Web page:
Enough handwriting still passes under Will’s microscope to keep her in business. But, she says, “If I were a young person starting out today, I might consider cybersecurity.”
A Roadmap for Staying Relevant
The field of forensic handwriting examination may have trouble attracting new blood. A report from NIST earlier this year found that the median age for handwriting examiners is 60, compared with 42 to 44 for people in similar scientific and technical occupations. That report, Forensic Handwriting Examination and Human Factors: Improving the Practice Through a Systems Approach, was published by NIST, but was written by 23 outside experts, including Will.
To increase recruitment, the report recommends replacing the unpaid apprenticeships that have been the traditional route of entry into the field with grants and fellowships. The report also recommends cross-training with other forensic disciplines that involve pattern matching, such as fingerprint examination.
The “human factors” in the report’s title refers to a field of study that seeks to understand the factors that affect human capability and job performance. In forensic science, these include training, communication, technology and management policies, to name just a few.
Melissa Taylor, the NIST human factors expert who led the group of authors, said that the report provides the forensic handwriting community with a road map for staying relevant. But the threat of irrelevance doesn’t come only from the decline in handwriting. Part of the challenge, she says, arises from the field of forensic science itself.
“There is a big push toward greater reliability and more rigorous research in forensic science,” said Taylor, whose research is aimed at reducing errors and improving job performance in handwriting examination and other forensic disciplines, including fingerprints and DNA. “To stay relevant, the field of handwriting examination will have to change with the times.”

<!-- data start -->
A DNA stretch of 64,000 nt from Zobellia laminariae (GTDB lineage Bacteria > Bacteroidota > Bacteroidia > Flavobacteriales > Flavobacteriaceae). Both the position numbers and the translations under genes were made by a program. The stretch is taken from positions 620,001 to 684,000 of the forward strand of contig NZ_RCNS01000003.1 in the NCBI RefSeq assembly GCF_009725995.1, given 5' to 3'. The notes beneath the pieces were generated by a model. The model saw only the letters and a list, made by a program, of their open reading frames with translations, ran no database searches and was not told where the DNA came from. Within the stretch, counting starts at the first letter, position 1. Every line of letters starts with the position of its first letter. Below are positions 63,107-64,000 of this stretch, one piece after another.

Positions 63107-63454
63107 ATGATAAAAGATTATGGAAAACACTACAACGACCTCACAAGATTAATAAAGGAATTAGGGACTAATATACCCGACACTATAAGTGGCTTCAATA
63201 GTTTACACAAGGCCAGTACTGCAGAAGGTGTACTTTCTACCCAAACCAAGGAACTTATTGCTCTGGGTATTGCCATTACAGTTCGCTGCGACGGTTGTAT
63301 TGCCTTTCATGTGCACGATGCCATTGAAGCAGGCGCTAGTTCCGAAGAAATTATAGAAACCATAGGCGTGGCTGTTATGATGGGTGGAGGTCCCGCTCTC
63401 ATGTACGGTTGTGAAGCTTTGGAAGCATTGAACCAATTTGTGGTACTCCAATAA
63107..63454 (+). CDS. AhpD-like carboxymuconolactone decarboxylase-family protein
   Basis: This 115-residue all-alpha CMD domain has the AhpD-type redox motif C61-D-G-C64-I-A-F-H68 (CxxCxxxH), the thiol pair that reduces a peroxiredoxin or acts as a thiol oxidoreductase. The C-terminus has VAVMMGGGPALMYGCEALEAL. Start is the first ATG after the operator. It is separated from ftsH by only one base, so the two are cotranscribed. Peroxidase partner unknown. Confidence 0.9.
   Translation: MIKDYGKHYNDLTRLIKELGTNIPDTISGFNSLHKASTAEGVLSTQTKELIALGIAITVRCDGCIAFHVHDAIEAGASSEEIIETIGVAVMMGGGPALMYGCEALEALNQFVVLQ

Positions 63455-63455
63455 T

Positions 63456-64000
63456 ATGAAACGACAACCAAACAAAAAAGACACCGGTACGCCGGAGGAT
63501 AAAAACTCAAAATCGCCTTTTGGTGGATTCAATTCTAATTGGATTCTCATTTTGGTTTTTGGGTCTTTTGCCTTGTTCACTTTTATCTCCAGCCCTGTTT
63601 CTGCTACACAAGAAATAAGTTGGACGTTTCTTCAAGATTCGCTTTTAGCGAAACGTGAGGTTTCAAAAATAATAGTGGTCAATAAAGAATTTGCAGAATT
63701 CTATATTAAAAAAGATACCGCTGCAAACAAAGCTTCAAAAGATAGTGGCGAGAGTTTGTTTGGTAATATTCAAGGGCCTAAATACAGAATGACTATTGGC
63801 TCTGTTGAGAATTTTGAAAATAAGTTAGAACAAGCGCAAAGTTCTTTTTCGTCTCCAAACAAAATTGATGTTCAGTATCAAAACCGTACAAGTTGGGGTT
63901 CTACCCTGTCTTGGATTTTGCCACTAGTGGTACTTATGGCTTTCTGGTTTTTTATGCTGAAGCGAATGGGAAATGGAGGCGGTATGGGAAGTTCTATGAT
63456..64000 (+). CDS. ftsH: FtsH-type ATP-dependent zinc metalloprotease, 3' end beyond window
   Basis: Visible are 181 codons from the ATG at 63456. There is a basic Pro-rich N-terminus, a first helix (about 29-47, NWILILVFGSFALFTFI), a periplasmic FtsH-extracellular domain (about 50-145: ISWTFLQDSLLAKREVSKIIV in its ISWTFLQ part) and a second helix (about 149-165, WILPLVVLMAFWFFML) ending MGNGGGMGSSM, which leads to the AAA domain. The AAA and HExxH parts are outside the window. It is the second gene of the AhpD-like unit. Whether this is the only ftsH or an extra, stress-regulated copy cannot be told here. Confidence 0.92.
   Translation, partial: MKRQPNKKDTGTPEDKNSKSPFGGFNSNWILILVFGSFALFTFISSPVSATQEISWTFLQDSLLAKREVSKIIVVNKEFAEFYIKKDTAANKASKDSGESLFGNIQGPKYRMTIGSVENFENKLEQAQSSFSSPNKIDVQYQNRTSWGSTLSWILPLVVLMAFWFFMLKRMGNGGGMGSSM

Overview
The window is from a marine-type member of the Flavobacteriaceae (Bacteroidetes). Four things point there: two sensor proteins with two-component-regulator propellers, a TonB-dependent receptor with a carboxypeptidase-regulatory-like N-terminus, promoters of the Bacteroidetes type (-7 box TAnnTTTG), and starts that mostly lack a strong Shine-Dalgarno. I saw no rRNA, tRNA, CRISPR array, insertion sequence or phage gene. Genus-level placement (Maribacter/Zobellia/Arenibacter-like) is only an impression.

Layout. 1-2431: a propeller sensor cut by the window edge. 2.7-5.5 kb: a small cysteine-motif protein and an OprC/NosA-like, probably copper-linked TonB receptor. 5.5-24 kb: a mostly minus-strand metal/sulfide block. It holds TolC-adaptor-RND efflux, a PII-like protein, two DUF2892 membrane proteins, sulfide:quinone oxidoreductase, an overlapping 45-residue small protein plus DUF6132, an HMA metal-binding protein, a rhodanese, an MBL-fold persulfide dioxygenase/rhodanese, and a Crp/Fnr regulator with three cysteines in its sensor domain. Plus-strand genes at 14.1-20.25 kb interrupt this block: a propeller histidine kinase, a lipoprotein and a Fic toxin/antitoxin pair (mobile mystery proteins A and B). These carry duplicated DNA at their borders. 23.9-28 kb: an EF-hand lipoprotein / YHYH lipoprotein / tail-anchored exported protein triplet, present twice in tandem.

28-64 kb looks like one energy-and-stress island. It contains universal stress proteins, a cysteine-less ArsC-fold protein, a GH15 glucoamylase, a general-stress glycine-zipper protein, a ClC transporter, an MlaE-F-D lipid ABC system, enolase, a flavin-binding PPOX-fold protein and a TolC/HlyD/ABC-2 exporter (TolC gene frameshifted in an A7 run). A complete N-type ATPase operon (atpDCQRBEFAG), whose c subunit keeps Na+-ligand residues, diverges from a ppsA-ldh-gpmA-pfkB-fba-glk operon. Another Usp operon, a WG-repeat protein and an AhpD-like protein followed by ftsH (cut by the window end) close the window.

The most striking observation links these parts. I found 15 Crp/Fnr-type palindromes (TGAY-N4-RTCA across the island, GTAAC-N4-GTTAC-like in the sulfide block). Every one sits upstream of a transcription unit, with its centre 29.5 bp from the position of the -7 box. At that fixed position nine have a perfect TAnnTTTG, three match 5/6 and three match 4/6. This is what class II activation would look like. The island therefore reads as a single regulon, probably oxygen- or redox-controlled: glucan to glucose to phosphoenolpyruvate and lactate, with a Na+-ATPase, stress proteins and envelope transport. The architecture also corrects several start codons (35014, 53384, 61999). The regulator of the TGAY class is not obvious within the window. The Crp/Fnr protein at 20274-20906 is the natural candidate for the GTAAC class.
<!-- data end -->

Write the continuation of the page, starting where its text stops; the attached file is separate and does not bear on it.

Among other changes, the report recommends more research to estimate error rates for the field. This will allow juries and others to consider the potential for error when weighing an examiner’s testimony. The report also recommends that experts avoid testifying in absolute terms or saying that an individual has written something to the exclusion of all other writers. Instead, experts should report their findings in terms of relative probabilities and degrees of certainty.
These recommendations are consistent with findings in a landmark 2009 report from the National Academy of Sciences. Called Strengthening Forensic Science in the United States: A Path Forward, that report said that “there may be a scientific basis for handwriting comparison,” but that there has been only limited research on its reliability.
In the 1930s, a physicist at NIST, then known as the National Bureau of Standards, became a leading handwriting expert. His name was Wilmer Souder, and the most famous case he worked on was 1932 the kidnapping of Charles Lindberg Jr., the infant son of the famous aviator. Despite the notoriety of this case, Souder himself kept an extremely low profile — so much so that when he retired, a profile in Reader’s Digest referred to him as Detective X.
Find out more: Who Was Detective X?
Knowing When to Not Make a Call
Children used to learn handwriting in school by copying letters and phrases from books that contained models of ideal penmanship. Different copybooks had different styles, and an expert could often tell from a person’s handwriting whether they were trained in the Palmer style, the Spencer style, or something else. By identifying a specific copybook style, an examiner could quickly narrow the range of potential writers.
Many children no longer learn cursive writing in school, and whether this helps or hinders handwriting examination is unknown. “It might actually make handwriting more identifiable because it allows people to develop their own individual styles of writing,” said Linton Mohammed, author of the widely used textbook Forensic Examination of Signatures, and a co-author of the NIST-led study.
On the other hand, it might make the task harder by depriving experts of a system for classifying writing styles. This is one reason why research on error rates is needed. The way people learn to write has changed, and error-rate studies can show whether handwriting examiners are successfully adapting to those changes. “We claim to be good at this,” Mohammed said. “But how good are we really?”